The company passes the wholesale price directly to customers, charging an additional $9.99 monthly fee. Much of the time, the rate is considered affordable. But the model can be risky: Last week, foreseeing a huge jump in wholesale prices, the company encouraged all of its customers — about 29,000 people — to switch to another provider when the storm arrived. But many were unable to do so.
I'll note that $9 per kWh is about 90x the rate i pay on my 10¢/kWh fixed rate plan, but when "Scott Willoughby" signed up for his variable rate plan it might have been quoting 6 or 7¢ per kwh, much less than the fixed rate plans
“To the Texas Utilities Commission: What are you thinking, allowing the average type of household to sign up for this kind of program?” Tyson Slocum, the director of the energy program at Public Citizen, a consumer advocacy group, said of Griddy. “The risk-reward is so out of whack that it never should have been permitted in the first place.”

Phil King, a Republican state lawmaker who represents an area west of Fort Worth, said some of his constituents who were on variable-rate contracts were complaining about bills in the thousands.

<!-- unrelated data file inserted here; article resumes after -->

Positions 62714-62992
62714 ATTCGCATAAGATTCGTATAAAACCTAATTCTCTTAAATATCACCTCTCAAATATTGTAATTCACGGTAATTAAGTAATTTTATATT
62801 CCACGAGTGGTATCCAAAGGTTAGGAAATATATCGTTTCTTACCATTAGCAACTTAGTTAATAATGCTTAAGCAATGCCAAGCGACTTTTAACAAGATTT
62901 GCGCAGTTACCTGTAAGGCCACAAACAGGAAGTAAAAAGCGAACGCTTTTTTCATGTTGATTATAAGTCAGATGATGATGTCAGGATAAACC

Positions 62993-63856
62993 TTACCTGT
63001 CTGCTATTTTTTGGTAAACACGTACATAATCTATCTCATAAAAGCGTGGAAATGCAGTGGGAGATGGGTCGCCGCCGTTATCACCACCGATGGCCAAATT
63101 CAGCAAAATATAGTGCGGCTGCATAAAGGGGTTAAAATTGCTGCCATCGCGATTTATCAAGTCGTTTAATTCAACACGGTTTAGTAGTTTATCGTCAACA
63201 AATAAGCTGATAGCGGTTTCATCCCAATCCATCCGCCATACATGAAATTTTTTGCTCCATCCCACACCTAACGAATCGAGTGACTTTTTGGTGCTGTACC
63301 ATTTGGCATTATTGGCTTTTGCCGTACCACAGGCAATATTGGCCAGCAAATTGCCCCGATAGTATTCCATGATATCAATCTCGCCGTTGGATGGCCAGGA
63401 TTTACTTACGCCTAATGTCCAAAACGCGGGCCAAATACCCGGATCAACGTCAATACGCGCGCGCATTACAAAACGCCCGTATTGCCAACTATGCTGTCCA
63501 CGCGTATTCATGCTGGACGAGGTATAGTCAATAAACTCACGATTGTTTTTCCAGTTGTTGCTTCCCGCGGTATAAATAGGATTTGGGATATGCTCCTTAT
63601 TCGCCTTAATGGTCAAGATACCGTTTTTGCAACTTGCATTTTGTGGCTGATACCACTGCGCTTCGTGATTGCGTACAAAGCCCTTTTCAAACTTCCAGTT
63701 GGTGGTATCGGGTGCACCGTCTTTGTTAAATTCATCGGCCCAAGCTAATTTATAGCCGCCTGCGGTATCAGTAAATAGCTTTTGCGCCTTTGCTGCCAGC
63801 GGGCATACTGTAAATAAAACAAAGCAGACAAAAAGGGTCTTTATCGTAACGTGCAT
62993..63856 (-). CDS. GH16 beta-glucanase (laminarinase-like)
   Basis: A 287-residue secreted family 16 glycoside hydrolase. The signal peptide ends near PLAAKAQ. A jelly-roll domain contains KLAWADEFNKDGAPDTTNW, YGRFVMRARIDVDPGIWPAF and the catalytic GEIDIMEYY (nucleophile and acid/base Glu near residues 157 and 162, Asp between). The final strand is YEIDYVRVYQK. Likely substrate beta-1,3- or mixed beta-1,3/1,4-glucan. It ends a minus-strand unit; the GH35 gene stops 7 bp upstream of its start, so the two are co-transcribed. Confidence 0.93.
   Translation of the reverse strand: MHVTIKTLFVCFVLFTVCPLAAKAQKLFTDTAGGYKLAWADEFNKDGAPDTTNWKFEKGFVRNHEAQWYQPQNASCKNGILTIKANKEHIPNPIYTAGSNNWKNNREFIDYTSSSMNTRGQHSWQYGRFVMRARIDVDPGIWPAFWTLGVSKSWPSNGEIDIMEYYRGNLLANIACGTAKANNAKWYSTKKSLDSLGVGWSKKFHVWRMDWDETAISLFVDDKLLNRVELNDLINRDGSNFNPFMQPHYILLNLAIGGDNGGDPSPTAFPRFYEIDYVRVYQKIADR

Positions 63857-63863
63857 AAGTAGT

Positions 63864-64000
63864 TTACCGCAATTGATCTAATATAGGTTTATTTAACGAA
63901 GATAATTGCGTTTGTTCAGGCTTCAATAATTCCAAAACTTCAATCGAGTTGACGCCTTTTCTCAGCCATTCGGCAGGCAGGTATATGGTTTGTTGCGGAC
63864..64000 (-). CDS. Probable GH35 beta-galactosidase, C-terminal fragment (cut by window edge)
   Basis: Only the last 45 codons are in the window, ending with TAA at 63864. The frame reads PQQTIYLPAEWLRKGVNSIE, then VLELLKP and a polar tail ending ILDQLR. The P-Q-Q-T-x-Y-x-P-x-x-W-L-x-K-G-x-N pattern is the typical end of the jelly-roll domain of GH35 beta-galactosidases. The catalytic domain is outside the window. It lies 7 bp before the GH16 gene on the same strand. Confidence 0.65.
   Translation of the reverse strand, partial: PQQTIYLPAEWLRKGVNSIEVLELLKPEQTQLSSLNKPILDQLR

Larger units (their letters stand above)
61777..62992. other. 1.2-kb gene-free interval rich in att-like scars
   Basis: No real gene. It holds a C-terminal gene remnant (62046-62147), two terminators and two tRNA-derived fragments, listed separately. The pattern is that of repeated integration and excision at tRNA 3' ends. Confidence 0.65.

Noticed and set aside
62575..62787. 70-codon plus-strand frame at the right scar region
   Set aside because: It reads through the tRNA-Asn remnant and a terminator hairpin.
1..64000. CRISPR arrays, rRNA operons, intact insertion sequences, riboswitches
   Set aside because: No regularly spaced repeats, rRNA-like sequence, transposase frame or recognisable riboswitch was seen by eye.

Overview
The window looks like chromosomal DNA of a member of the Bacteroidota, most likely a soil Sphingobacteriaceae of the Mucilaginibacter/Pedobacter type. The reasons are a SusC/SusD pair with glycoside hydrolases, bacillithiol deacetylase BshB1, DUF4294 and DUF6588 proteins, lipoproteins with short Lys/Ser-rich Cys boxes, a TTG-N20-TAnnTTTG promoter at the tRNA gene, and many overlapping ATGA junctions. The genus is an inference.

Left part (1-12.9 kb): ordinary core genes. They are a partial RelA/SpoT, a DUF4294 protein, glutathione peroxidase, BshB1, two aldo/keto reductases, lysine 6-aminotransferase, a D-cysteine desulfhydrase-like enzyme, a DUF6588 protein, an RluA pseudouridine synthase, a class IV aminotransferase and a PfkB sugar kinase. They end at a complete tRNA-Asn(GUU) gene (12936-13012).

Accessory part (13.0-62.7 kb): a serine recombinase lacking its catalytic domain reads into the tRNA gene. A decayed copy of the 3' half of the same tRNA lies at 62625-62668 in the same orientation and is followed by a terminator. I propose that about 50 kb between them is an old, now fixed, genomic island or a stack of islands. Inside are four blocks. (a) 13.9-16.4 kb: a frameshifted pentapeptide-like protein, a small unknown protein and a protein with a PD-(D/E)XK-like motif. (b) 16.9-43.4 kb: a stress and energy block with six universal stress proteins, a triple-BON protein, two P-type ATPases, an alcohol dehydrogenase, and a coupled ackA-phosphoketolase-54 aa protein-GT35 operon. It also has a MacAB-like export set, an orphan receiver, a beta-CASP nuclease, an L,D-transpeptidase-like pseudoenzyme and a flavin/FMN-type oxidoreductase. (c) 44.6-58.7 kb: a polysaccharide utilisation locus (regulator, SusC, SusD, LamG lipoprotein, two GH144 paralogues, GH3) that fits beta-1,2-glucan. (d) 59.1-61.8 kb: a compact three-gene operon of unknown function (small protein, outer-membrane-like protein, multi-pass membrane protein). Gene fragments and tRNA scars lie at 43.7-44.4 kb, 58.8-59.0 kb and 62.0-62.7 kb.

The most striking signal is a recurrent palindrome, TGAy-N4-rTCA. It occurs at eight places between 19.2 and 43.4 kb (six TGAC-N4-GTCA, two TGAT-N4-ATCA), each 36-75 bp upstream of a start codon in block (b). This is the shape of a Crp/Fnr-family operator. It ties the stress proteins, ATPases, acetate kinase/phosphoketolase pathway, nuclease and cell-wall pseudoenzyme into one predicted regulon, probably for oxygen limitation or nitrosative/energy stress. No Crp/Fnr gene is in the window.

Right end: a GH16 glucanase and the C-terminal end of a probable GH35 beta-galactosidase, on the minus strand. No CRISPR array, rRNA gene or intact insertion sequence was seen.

“When something like this happens, you’re in real trouble” with such contracts, Mr. King said. “There have got to be some emergency financial waivers and other actions taken until we can work through this and get to the bottom of it.”

Responding to its outraged customers, Griddy, too, appeared to try to shift anger to the Public Utilities Commission in a statement.

“We intend to fight this for, and alongside, our customers for equity and accountability — to reveal why such price increases were allowed to happen as millions of Texans went without power,” the statement said.

William W. Hogan, considered the architect of the Texas energy market design, said in an interview this past week that the high prices reflected the market performing as it was designed.
On paper, free market-forces schemes like this should work to keep demand in line with supply... you can freely choose to freeze if you don't like the cost of not freezing... but in practice you don't know the price of the electricity until it's too late to choose not to buy it so the market forces don't really work.

Also, there were never enough people on those variable plans to properly influence the total demand enough to meet the crisis. Everyone would have to be in for it to work.